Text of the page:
There is a whole different language to the cowboy lifestyle. Keep reading for more of what goes on behind the scenes at the PBR!
“Dustin, what’d you draw tonight?”
What did that sentence make you think of? Was it playing poker? An old Wild West gunfight?
The word “draw” can certainly remind us of those things, but it is also a common term among the Professional Bull Riders.
“Draw” is actually an event’s list of bull riders and the bovine athletes they are paired with.
The PBR is an intense competition between man and beast, each rider trying to best the bull he is riding and manage to hang on for eight seconds. Eight seconds doesn’t sound like a long time, but atop a bucking bull weighing between 1700-2000 pounds, staying put is no easy feat. Especially if the bull is “rank” – that is, difficult to ride.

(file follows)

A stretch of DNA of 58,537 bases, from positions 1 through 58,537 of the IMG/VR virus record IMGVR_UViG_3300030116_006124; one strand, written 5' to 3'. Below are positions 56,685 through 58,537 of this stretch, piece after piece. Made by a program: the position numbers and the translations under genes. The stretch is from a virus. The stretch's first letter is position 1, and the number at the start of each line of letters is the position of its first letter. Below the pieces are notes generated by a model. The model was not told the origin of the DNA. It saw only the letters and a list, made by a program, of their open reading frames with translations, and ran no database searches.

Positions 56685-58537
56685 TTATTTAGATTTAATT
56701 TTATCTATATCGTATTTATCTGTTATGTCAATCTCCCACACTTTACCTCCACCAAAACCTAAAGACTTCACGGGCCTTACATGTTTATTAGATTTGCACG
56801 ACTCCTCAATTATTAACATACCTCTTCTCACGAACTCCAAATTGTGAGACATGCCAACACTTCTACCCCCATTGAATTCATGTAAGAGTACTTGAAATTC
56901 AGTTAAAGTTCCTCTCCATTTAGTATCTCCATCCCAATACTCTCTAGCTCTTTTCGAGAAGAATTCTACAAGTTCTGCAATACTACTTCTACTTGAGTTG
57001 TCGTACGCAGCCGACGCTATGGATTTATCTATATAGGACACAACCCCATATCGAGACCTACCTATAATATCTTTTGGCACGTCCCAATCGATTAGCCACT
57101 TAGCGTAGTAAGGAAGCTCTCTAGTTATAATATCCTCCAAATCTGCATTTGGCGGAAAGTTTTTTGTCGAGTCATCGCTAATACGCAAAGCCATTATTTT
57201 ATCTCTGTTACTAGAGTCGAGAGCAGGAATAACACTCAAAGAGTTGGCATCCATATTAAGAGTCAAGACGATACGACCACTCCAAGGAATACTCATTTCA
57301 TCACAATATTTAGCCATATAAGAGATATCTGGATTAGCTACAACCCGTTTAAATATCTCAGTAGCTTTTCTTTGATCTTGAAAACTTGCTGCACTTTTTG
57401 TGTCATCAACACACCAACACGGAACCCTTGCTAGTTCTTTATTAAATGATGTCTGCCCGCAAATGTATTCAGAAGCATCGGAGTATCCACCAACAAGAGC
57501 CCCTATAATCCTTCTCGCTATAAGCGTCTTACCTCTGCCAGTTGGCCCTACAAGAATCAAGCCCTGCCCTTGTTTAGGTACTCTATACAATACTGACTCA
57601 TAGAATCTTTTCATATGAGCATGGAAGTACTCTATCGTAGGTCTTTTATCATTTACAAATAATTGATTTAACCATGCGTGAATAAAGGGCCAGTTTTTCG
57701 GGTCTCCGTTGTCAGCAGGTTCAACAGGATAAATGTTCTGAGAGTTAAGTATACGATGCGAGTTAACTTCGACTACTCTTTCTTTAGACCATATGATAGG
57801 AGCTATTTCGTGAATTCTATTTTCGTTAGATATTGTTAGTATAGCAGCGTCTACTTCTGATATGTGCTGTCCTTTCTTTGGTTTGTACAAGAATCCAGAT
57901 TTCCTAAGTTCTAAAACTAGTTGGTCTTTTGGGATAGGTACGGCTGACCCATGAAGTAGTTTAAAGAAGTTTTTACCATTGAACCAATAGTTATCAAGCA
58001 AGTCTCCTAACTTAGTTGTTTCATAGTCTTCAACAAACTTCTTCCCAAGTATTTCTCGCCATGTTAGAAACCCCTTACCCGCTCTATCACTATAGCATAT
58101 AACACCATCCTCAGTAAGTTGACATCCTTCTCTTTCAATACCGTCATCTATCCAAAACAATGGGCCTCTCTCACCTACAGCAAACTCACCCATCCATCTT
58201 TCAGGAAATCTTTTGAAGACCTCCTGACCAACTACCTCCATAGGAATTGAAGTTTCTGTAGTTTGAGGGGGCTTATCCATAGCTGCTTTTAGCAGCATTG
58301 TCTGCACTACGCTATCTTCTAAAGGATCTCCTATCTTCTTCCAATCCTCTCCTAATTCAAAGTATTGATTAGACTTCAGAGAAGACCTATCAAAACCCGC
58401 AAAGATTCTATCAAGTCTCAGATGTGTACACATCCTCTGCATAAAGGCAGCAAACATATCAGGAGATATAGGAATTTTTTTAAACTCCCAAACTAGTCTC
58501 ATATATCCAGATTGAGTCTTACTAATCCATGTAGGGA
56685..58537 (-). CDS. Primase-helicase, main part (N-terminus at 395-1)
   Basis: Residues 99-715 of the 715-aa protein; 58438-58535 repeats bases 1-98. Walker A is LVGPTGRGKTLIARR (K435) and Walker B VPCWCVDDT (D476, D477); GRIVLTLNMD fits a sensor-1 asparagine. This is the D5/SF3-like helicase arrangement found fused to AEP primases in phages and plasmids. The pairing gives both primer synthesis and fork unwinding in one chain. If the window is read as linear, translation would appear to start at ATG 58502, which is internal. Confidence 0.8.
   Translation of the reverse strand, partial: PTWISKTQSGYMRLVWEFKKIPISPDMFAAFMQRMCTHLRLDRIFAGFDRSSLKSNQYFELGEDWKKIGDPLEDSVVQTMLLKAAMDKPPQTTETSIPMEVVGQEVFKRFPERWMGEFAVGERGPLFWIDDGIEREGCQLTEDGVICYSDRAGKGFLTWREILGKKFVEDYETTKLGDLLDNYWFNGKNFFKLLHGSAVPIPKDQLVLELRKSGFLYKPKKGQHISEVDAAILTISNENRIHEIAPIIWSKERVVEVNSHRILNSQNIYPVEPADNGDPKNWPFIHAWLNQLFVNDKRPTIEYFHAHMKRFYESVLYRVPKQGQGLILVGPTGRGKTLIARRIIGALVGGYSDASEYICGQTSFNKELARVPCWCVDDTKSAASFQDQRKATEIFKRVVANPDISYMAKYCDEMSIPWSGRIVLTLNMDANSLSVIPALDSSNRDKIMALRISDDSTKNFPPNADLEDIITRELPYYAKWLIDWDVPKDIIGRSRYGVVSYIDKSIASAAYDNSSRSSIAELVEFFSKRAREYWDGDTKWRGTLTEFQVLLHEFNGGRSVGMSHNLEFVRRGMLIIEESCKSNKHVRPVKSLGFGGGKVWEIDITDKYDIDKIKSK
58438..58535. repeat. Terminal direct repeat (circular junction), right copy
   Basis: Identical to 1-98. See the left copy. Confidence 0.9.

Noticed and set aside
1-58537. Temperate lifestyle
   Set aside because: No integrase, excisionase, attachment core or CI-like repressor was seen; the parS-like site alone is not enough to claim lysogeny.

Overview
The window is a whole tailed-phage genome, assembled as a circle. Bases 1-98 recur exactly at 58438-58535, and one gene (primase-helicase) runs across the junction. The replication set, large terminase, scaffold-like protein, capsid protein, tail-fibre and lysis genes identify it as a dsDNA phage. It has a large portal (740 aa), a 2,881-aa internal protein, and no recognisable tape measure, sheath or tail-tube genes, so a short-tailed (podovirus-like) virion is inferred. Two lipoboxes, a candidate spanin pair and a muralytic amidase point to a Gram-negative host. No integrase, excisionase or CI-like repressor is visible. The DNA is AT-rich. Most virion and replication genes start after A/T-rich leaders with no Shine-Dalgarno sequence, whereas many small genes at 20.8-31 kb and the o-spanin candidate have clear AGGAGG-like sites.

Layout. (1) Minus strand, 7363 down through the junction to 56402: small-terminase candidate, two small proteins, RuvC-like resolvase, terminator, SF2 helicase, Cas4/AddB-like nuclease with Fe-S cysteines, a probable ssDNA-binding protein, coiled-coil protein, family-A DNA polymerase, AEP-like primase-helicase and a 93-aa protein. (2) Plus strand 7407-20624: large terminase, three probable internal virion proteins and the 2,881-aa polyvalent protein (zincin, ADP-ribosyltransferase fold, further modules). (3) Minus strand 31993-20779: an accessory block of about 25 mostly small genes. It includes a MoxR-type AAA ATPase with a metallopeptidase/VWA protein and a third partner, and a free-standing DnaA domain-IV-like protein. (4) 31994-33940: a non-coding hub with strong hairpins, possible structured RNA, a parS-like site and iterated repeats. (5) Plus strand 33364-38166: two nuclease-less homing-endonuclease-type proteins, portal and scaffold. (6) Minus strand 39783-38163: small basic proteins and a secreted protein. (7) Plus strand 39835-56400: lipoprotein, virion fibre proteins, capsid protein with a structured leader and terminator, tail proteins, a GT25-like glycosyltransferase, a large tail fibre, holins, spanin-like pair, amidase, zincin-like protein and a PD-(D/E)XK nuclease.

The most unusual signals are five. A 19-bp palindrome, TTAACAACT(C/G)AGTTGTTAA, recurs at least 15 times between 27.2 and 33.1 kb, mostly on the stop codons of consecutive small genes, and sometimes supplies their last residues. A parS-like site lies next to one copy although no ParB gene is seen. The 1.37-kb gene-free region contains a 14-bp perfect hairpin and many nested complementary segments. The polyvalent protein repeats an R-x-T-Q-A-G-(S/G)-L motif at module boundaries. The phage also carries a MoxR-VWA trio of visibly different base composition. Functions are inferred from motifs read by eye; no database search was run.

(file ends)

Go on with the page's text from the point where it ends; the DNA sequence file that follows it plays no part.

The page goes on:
What are some of the moves these bulls try to put on their riders? If a bull is spinning in one direction and the force of the spin pulls the rider down the animal’s side, that is “down in the well.” If the bull gets tricky and moves backward while simultaneously spinning or bucking, he is “fading.” Riders have to be extremely skilled to “cover” their beast – aka, stay on for those eight seconds.
So, what might a professional bull rider look like? They are usually about 140 pounds and often wear “chaps”, a word often mispronounced. It should be said with an “s” (shaps).
Aside from the athletes, the PBR brings in 30 guys to set up the arena – and it takes them 36 hours to load in all the supplies and get things ready for the competition. There are over 50 bulls brought in for a PBR event, and it takes 70 tons of dirt for the floor to be transformed into an arena for bone-crushing action. There is a lot that goes on behind the scenes to prepare for an event jam-packed with eight second thrills.
The PBR is traveling with the BlueDef Tour right now and will be in Worcester on February 20.